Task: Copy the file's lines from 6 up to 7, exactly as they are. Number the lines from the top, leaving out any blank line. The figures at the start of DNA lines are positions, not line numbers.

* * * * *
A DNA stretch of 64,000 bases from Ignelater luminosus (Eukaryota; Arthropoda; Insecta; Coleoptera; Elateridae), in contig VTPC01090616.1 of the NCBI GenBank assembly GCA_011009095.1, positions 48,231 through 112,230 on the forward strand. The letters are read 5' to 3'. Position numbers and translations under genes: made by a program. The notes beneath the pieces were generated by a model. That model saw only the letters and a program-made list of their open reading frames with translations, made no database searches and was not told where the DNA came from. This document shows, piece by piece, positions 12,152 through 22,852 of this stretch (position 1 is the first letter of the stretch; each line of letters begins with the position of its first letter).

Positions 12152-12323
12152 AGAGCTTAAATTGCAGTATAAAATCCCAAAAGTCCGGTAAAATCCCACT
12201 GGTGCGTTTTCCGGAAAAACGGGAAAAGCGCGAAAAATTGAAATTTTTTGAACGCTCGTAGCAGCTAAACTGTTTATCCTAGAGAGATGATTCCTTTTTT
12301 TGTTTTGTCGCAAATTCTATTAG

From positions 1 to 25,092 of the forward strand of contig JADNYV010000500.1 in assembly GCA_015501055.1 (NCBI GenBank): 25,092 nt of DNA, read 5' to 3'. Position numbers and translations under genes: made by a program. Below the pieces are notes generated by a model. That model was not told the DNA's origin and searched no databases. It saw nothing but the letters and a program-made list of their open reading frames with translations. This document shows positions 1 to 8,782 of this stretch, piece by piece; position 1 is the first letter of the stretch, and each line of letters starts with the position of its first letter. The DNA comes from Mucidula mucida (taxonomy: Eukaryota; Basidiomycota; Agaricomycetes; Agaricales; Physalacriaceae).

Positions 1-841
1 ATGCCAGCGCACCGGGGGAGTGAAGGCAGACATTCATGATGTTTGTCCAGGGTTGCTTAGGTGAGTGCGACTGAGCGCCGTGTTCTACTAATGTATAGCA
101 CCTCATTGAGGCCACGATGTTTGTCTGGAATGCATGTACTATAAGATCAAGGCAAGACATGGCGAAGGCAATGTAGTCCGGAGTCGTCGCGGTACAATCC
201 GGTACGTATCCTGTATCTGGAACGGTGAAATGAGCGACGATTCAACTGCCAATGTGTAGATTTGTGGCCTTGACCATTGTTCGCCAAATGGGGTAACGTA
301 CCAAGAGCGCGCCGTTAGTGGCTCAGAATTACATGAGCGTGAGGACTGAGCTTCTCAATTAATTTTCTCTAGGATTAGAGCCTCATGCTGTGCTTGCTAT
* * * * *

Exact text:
From positions 1 to 25,092 of the forward strand of contig JADNYV010000500.1 in assembly GCA_015501055.1 (NCBI GenBank): 25,092 nt of DNA, read 5' to 3'. Position numbers and translations under genes: made by a program. Below the pieces are notes generated by a model. That model was not told the DNA's origin and searched no databases. It saw nothing but the letters and a program-made list of their open reading frames with translations. This document shows positions 1 to 8,782 of this stretch, piece by piece; position 1 is the first letter of the stretch, and each line of letters starts with the position of its first letter. The DNA comes from Mucidula mucida (taxonomy: Eukaryota; Basidiomycota; Agaricomycetes; Agaricales; Physalacriaceae).

Positions 1-841